“It’s a brain disease,” she said matter-of-factly. “You’ll lose more and more motor control. Unlike ALS, where you can remain mentally sharp while your body’s ability to do things deteriorates, Huntington’s will impact your cognitive abilities.”
“Dementia,” Miles said.
The doctor nodded. “There will come a point where you will need constant care. There is no cure. They’re working on it, and they’ve been working on it for some time. One of these days, it’ll happen.”
“But not soon enough to help me,” he said. Alexandra said nothing.
“Who’s doing the research? How much money do they need? I’ll cut them a check so they can get off their asses and do something. What do they need? A million? Ten million? Tell me. I’ll write them a check tomorrow.”
The doctor leaned back in her chair and folded her arms. “This isn’t something you can buy your way out of, Miles. Not this time. All the money in the world won’t bring about a cure overnight. There are some very dedicated people working on this.”
Miles turned his head, looked out the window as he took that in. “How long?”
“Well, that’s the thing. Whether it’s Huntington’s, or cancer, or your heart, whatever, predicting life expectancy is a mug’s game. Look at Stephen Hawking. When he was diagnosed with ALS—you know, Lou Gehrig’s disease—they gave him two years. He lived for several more decades. Last year, I had someone in for a checkup, gave the guy a clean bill of health. Dropped dead two days later of a heart attack.”
“This isn’t helpful,” Miles said.
“I know. For you, it could be four or five years, maybe less, or maybe you’ve got twenty years. When we did your genetic test, we were looking for a high nucleotide repeat. Below thirty-six the likelihood of Huntington’s is much less, but when you get up around thirty-nine, then you’re—”
“I don’t know what you’re talking about. Apps, I understand. DNA stuff, not so much.”
Alexandra nodded her understanding. “Sorry. Too technical. Look, we’re going to want to do regular assessments, see how you’re doing. That may give us a better understanding of your long-term prognosis.”
“I could live a long time, but it could be hell,” he said.
“Yes. Here’s the bottom line. You know what you’ve got. If there are things you want to do, things you want to accomplish— amends you want to make—now is as good a time as any. Maybe you end up doing it with plenty of time to spare. But a diagnosis like this, it sharpens your focus. Helps you set priorities.” She sighed. “I’m sorry, Miles. I’ll be with you every step of the way.” She paused. “There’s something else we should talk about.”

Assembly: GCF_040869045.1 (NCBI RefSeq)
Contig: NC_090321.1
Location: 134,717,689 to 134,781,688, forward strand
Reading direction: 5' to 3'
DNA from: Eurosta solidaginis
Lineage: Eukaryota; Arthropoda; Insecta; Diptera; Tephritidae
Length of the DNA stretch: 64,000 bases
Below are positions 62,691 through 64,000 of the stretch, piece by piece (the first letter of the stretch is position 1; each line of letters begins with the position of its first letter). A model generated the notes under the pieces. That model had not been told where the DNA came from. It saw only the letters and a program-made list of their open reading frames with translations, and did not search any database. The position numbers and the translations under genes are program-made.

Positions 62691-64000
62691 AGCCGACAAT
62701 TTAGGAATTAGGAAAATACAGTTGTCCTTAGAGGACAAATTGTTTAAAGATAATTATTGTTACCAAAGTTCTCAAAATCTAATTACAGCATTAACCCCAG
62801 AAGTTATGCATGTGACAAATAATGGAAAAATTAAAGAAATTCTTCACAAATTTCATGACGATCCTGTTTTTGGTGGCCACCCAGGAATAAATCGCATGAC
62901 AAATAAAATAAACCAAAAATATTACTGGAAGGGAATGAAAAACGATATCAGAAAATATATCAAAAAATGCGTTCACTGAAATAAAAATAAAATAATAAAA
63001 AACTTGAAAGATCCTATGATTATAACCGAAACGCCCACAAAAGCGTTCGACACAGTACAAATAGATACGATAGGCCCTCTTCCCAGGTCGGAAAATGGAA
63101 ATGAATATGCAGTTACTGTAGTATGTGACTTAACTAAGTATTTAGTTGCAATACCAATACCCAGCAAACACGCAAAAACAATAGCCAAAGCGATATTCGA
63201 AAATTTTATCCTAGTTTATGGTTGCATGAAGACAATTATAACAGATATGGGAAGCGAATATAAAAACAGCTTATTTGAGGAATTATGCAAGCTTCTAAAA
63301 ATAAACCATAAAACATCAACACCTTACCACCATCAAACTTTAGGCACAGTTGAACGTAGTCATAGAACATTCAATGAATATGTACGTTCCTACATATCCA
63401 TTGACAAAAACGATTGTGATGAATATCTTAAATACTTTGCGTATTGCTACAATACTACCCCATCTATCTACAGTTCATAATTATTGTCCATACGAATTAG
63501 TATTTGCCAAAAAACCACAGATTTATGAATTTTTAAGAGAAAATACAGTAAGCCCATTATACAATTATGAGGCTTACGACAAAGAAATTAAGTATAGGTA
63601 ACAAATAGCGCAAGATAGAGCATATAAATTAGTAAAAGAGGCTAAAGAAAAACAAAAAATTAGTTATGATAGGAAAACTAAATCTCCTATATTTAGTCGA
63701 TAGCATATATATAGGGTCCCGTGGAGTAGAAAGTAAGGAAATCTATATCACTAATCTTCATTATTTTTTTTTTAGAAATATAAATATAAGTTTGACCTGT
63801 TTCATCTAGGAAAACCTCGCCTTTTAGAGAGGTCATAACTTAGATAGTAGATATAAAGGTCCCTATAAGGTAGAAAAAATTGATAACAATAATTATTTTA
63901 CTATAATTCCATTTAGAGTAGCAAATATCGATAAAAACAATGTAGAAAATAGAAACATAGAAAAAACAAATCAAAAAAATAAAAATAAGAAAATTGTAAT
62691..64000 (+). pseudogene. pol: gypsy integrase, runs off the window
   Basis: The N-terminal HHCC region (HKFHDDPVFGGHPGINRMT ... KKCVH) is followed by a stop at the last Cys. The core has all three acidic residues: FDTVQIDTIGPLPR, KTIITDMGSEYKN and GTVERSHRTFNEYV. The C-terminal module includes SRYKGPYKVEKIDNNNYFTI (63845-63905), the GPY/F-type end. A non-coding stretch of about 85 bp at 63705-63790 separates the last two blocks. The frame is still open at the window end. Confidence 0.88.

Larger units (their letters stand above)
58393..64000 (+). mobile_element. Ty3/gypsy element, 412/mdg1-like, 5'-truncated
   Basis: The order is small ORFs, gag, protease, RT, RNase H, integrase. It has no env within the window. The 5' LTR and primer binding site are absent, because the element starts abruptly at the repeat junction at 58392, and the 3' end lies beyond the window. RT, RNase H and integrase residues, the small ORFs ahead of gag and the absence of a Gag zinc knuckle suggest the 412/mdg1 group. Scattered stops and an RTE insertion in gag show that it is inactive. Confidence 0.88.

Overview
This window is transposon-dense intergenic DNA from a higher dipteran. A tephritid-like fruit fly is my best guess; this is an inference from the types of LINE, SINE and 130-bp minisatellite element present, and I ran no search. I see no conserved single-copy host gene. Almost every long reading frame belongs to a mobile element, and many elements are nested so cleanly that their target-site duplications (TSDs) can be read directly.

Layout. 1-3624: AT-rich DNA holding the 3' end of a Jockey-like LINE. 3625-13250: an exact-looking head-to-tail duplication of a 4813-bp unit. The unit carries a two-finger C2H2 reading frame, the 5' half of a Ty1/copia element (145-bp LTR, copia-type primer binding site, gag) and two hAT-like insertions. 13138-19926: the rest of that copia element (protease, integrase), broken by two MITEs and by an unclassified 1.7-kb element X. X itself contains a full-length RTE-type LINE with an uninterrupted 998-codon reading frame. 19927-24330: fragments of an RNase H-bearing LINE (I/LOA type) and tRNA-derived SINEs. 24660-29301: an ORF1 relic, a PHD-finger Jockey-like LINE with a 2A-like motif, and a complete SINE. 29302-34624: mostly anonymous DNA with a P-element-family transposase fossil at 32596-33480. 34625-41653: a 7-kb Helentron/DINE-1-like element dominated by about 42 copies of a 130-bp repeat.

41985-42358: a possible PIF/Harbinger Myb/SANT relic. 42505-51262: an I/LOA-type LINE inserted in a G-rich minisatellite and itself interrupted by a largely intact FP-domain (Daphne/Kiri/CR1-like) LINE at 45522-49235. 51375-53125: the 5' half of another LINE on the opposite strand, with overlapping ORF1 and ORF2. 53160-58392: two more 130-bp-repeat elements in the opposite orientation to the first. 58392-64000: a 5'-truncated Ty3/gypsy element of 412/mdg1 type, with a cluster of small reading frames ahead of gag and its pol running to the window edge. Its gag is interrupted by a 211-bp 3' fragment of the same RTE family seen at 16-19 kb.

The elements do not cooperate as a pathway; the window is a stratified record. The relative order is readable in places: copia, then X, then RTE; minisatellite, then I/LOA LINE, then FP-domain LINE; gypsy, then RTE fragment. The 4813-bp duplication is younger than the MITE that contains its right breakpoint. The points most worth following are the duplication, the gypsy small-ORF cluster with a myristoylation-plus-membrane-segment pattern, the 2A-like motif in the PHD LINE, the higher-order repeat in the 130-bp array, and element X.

“God, not more bad news.”
“No, but let me ask you about family history again. Did either of your parents have Huntington’s?”
“No,” he said. “I mean, not that I know of. I suppose one of them could have but it never had a chance to show itself. They died in a car accident when they were in their forties. My dad was a drunk. He ran their Ford Explorer into a bridge abutment on the Merritt Parkway.”
“You have a brother, yes?” Miles nodded. “Gilbert.”
“The thing about Huntington’s is, it’s very much an inherited condition. You’re right that one of your parents might have developed it had they not died prematurely. You could have inherited it from one of them. If a parent has Huntington’s, there’s a 50 percent chance that any of their children will have it, too.”
“Pretty high odds.”
“Right. So, there’s a high probability that your brother has it, too. I think he should be tested.” She hesitated. “Are you close?”
“He works for me,” Miles said. “That’s not what I asked.”
“We’re . . . close enough. Things got a bit strained after he married Cruella de Vil.”
“Caroline. I’m not . . . a fan. But I’m not exactly her favorite person, either.” He thought about what the doctor had said. “I’ll talk to Gilbert. Suggest he get tested. Or maybe . . .”
“Nothing,” he said.
Alexandra waited, trying to will him to be more forthcoming.
When he wasn’t, she forced a smile.
“There is one tiny piece of good news,” she said.
“This isn’t like that joke, is it?” Miles asked. “Where the doctor says, ‘I have bad news and good news. The bad news is you’re dying, but the good news is I’m sleeping with Brad Pitt’?”
Alexandra said, “No, not like that.”
“Okay. Tell me.”
“Well, you’re not married. You have no children. If you did, this would be devastating news for them. It’d be terrible enough to learn you’ve had this diagnosis. But on top of that, they’d have to deal with the news that they might have it as well. One chance in two. That would be, for you, I think, an extra emotional burden you really don’t need at this time.”
Miles stared at her, expressionless. “Miles?” she said.
“Sorry,” he said. “Just blanked out there for a second.” Alexandra grew concerned. “Do you have children, Miles?”
And Miles thought, Isn’t that just the fucking million-dollar question?